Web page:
Test PAC aims to unseat Lamar Smith

Nick Hadjigeorge and Victoria Pagan

The political action committee Test PAC has its sights set on unseating Rep. Lamar Smith R-Texas using Internet-based tactics, while seeking to differentiate themselves from mainstream politics.

Smith represents the 21st District, which includes the UT campus and areas of west Austin.

Test PAC announced their first campaign “Operation: Mr. Smith Comes Back From Washington” on Feb. 10 on social media websites after the group’s members voted in a poll to decide which congressman their resources would be focused on defeating in the 2012 election.

According to Test PAC’s Facebook page, Smith was chosen for his sponsorship of the controversial Stop Online Piracy Act, which has since been removed from Congress’ agenda.

Test PAC treasurer Andy Posterick said Test PAC was founded to balance the influence of money in politics with the goal in preserving democratic values.

“We operate on the idea that in a democracy, ideas are more important than money,” Posterick said. “The problem is, politics is so heavily structured around the concept that money buys change, but it doesn’t, and we tried to build a PAC that reflects that.”

Posterick said some of the founding members of Test PAC were involved with previous Internet campaigns to boycott or blackout websites in order to raise awareness of the SOPA bill.

“The website blackout from a few weeks ago, for example, was an idea that our members helped bring to fruition,” Posterick said. “We also pressured Rep. Paul Ryan R-Wisconsin to change his stance on SOPA before most congresspeople had even heard of it.”

According to Test PAC’s Reddit announcement, the group hopes to achieve its goal using social media as well as offline methods, including promoting their cause at UT.

“The information blitz [on Facebook and Twitter] will appeal to Internet users who may have heard of SOPA, but do not fully understand its implications,” the post said. “We have reached out to political leaders on the UT Austin campus.”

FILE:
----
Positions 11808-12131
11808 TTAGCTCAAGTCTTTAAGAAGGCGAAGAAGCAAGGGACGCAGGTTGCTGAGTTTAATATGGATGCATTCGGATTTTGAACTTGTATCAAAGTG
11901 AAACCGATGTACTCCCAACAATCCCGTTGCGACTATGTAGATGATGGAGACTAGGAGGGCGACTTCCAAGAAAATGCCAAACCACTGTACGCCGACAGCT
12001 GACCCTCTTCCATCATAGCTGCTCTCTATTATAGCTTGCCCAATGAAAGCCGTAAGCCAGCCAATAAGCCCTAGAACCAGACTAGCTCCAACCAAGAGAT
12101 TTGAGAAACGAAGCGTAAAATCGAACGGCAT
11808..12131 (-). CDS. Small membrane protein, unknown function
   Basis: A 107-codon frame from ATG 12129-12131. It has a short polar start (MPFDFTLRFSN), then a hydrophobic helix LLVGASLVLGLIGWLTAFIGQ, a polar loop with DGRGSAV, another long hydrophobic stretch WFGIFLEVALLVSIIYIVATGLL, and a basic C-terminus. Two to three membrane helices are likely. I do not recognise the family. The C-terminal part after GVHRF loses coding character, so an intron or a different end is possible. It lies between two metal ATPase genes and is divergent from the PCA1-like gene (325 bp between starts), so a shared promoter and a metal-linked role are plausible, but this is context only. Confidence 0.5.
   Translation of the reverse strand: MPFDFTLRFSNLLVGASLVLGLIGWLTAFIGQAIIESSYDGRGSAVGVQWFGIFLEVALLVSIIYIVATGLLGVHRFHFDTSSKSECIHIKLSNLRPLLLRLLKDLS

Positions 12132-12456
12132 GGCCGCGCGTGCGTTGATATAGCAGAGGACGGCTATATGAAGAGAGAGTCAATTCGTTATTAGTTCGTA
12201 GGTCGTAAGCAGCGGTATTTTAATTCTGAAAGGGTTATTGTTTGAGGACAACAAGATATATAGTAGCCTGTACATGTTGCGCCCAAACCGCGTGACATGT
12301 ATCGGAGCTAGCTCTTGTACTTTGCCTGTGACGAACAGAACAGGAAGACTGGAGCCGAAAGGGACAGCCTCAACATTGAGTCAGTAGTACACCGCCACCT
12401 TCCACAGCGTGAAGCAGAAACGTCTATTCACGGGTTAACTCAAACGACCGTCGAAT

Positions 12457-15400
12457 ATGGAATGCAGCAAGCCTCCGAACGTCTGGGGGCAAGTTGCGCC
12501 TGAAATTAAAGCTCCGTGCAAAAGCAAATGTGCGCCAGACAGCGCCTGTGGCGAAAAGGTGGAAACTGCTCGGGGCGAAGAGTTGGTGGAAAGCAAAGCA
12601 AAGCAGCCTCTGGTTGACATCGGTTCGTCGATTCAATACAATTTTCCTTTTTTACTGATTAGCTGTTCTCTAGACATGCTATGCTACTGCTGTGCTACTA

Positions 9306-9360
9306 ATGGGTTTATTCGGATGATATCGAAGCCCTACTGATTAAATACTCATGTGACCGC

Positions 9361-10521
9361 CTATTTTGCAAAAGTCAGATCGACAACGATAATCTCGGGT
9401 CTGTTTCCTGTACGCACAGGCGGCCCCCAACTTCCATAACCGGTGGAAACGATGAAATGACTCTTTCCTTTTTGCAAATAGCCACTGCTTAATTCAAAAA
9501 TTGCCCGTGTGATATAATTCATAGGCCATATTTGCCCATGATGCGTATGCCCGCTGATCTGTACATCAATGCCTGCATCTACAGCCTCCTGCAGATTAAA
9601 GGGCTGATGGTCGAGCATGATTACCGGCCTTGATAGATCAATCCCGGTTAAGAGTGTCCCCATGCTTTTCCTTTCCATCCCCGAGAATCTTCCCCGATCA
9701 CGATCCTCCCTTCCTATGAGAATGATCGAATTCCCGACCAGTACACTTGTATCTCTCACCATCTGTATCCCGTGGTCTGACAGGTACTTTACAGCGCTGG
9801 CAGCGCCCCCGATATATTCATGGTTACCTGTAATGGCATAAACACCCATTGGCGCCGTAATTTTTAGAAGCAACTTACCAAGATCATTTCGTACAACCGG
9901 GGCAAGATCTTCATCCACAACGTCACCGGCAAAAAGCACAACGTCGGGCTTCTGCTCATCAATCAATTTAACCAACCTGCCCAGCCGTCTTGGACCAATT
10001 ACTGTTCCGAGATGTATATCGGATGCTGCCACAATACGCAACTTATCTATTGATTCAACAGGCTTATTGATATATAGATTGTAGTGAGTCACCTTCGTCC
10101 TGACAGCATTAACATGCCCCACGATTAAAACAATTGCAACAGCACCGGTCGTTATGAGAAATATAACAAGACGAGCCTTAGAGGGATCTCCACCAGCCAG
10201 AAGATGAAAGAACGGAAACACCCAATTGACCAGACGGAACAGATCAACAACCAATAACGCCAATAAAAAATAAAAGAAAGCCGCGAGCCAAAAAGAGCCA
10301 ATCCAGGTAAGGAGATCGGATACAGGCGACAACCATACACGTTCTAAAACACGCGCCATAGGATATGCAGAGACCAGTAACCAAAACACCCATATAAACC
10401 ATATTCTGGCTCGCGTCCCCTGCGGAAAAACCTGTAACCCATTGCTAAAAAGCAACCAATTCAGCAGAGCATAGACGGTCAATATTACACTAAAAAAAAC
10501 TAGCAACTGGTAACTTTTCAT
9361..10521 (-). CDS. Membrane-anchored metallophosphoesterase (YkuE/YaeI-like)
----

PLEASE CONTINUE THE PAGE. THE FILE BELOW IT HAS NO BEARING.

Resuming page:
Posterick said Smith is the target for the first Test PAC campaign for his sponsorship of SOPA and his connections with the entertainment industry.

“He introduced SOPA, and he was the only congressman still defending it after it was universally admonished by the American people,” Posterick said. “He is heavily lobbied by the [Motion Picture Association of America] and the [Recording Industry Association of America], who are buying legislation that, quite frankly, holds new technology in handcuffs.”

The main goal of the PAC is to protect Internet freedom and members of the online community who are fighting against Internet regulation, Posterick said.

“This campaign, if we get any significant number of votes in April, is also our way of telling Washington that the Internet can now stand up for itself if you try to legislate us,” Posterick said.

Mike Asmus, campaign manager for Smith, said Smith welcomes any challenges to his incumbency and uses his congressional record as evidence for his support of District 21.

“Congressman Smith enjoys a successful history of keeping the trust and support of the people of the 21st District,” Asmus said. “He responds to this and all challenges by running on his record.”

Regarding Smith’s sponsorship of the SOPA bill, Asmus said Smith has since reversed his support for the bill.

“Smith last month formally suspended further committee consideration of the [SOPA] proposal until and unless wider consensus can be reached on how to best crack down on illegal activity conducted on foreign websites,” Asmus said.

Printed on Monday, February 13, 2012 as: Lamar Smith denounced by Test PAC committee